The concept behind “Lizzie Bennet Diaries”, created by Vlog Brother Hank Green and Bernie Su, is a simple one: take the characters and situations from the classic Jane Austen novel and apply them to the real world, with Lizzie, a student living at home with her two sisters and parents, narrating the tale through her web-series, as produced by best friend Charlotte. On the surface, it’s a sweet, interesting idea and translates the novel’s exploration of cultural and relationship expectations for a 21st century society, particularly the changes in attitudes towards women. The first quarter of the web-series is by and large a fun, entertaining adaptation, but it quickly became apparent to me that Green and Su had lost their way.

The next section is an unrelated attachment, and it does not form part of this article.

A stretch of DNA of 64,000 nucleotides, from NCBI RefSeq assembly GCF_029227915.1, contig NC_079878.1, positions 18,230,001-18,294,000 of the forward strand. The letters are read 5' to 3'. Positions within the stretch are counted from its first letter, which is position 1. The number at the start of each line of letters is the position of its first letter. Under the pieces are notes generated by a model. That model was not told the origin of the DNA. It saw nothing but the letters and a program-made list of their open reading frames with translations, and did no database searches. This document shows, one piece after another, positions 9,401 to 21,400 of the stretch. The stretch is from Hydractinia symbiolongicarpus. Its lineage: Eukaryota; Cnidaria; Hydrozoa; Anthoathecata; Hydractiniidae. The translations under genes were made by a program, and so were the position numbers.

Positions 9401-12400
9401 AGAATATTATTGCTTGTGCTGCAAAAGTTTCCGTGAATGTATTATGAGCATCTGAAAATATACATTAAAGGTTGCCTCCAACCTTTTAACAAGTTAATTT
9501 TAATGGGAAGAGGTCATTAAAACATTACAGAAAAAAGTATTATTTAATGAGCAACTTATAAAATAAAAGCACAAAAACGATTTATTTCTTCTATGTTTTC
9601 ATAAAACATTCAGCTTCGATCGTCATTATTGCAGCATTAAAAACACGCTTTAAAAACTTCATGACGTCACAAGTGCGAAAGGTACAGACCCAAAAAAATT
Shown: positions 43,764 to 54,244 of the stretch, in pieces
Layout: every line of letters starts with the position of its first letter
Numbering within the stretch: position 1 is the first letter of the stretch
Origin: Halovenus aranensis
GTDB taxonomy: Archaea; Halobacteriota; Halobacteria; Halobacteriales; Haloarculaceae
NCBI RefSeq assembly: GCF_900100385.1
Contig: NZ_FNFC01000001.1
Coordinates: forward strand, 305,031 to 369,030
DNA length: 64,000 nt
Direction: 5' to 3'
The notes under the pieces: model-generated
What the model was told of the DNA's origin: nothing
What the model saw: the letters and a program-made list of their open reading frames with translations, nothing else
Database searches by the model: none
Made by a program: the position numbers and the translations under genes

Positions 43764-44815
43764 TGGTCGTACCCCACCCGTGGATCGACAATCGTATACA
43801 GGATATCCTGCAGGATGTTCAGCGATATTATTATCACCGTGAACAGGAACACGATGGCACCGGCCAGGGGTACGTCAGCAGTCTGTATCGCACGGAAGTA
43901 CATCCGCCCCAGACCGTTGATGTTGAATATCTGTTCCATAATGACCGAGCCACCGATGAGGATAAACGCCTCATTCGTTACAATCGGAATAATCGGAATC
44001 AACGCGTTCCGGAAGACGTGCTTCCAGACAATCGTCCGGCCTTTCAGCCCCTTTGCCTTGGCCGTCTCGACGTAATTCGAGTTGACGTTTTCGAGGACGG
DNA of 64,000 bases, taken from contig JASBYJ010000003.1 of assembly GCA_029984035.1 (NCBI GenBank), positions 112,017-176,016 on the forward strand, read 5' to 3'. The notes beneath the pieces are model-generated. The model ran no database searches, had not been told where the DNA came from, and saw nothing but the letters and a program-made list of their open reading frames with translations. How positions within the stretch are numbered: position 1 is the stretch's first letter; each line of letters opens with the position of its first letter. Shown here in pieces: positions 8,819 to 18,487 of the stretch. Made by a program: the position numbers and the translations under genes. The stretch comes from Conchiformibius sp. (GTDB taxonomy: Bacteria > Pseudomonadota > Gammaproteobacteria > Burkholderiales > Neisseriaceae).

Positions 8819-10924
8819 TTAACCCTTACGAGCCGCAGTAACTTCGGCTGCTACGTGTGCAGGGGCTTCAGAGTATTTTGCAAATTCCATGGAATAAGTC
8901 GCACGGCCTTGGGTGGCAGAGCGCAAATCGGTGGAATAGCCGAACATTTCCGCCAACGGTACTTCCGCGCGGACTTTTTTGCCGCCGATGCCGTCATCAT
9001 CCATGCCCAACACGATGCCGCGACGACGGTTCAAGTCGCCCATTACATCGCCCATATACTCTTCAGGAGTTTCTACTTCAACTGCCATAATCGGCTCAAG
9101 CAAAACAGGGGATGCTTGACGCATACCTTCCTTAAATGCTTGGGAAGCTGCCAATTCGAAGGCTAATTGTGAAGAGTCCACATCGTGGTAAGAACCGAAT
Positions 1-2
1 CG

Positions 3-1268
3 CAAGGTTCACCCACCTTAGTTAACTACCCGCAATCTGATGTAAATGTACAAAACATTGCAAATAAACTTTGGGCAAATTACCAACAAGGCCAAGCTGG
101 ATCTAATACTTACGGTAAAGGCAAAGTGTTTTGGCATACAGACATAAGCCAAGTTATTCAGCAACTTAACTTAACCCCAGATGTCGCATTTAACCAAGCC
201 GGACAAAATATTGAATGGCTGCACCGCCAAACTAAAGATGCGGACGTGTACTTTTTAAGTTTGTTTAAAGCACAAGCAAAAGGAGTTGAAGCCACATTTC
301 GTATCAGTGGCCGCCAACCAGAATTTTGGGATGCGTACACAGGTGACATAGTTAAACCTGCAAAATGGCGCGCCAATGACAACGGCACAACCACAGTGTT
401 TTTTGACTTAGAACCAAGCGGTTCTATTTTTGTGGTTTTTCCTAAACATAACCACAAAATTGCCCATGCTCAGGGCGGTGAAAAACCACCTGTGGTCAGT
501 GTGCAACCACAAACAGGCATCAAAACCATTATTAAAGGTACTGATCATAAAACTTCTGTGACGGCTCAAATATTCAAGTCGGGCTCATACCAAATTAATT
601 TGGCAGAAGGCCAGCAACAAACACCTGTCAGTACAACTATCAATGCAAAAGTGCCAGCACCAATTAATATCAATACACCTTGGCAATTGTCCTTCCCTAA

Katya has already discussed the characters and her problems with them, and I agree with her in her assessment. Green and Su have done a very literal translation of these characters from 19th century to modern day, and their characterisation feels occasionally sloppy and borderline insulting. From the practically whimpering Jane who is given nothing to do but be “nice” in the most one note manner possible, to the “slut” Lydia, a teenage girl shamed by her supposedly progressive sister for daring to express her sexuality. Green and Su have expressed regret over their initial characterisation of Lydia, and her spin-off web-series has gone some way in helping to flesh her out beyond the one trait she was initially given, but I was particularly bothered by this explanation from the creators: